No, it is a good idea but there is a bit of a learning curve to understand how WP wants things done.  Also, picking the wrong theme can really increase your frustration level.  If the theme is optimized to be a blog and expects bloggy structures (a post-based site, not a page-based site) then you get into a situation of pounding a square peg into a round hole.  I've been there, done that.  

The reason it is good is because any CMS (not just WordPress) gives you a better and more consistent experience creating and deploying content and also delivers better SEO than a series of hand-coded pages will.  I personally find WordPress to have the best balance between ease of use, community support, and ease of custom development but if it is not your cup of tea then explore Joomla, Drupal, Concrete 5 or any number of others.

>>  For example, setting a static page as my home screen produces two of them in the navigation bar.  What's up with that?

That theme is and older one and not coded very well. It doesn't take advantage of WordPress Custom Menus which gives you more control over the navigation and instead automatically adds any published top level page to the menu bar.  This will give you both a "Home" and "Title of Page" version and you will have to hack the header.php to exclude things by page ID.  It's crap...just get a better/more modern theme and you'll be a lot happier.  Custom Menus are awesome.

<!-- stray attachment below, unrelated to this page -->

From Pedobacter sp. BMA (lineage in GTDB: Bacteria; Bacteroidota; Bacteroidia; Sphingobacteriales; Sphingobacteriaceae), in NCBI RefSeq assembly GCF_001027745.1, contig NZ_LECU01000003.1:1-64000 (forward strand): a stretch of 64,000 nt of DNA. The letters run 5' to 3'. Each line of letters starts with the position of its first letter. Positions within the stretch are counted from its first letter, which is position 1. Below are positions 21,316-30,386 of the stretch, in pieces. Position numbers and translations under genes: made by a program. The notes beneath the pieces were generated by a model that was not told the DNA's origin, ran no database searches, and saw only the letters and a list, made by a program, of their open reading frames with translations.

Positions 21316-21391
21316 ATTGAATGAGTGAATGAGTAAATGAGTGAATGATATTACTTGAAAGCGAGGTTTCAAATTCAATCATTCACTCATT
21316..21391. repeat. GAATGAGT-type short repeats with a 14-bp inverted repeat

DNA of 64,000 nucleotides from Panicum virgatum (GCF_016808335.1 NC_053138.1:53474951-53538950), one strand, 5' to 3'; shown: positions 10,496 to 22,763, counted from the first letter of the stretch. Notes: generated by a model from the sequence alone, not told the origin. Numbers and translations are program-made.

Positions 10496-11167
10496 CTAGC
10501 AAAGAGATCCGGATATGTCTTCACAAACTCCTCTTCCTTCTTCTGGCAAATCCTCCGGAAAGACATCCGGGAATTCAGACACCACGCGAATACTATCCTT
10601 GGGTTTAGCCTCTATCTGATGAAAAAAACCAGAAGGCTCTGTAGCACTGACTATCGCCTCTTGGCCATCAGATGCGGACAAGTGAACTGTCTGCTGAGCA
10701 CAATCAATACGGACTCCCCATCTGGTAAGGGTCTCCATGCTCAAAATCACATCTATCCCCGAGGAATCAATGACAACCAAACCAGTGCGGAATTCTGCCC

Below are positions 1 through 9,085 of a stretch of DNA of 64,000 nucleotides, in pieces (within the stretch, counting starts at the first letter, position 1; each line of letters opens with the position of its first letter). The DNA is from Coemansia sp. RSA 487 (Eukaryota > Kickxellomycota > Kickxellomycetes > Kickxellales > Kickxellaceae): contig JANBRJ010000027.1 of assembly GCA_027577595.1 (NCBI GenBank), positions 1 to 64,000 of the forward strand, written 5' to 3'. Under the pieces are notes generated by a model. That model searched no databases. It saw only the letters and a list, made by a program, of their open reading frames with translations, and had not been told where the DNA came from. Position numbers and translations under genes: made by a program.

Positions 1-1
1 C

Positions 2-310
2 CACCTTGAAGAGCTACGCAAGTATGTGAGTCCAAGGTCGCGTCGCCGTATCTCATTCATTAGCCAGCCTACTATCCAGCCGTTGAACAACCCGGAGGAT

>> So I clearly don't need things like calendars or comments.

Then don't use them.  Comments are on by default but you can fix that in Settings | Discussion.   The sidebar widgets (including the calendar) are set by default by this particular theme rather than show a blank sidebar.  If you add a widget from Appearance | Widgets, all of the default ones go away.

>> Also, how do I manually edit the code?

Theme code can be edited directly from WordPress under Appearance | Editor or just FTP to your theme's folder and go nuts:

/yoursite.com/wp-content/themes/themename/

For minor tweaks, it's a bit easier to use the built-in editor but you don't get code coloring.
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epichero22Author Commented:
I just switched it to "Business Casual" by Chris Poteet and it is more cooperative.  Before I was selecting themes based on their previews.  The problem is that my company name has the word "Red" in it so I saw it as necessary to pick on based on that.

Does WordPress categorize the bloggy themes from non-bloggy ones?  I suppose what I should do is first find a theme that fits as closely as possible to what it is I'm looking for in terms of structure, and worry about the graphic design later (which I'm sure is as easy as changing the color settings in Photoshop and saving).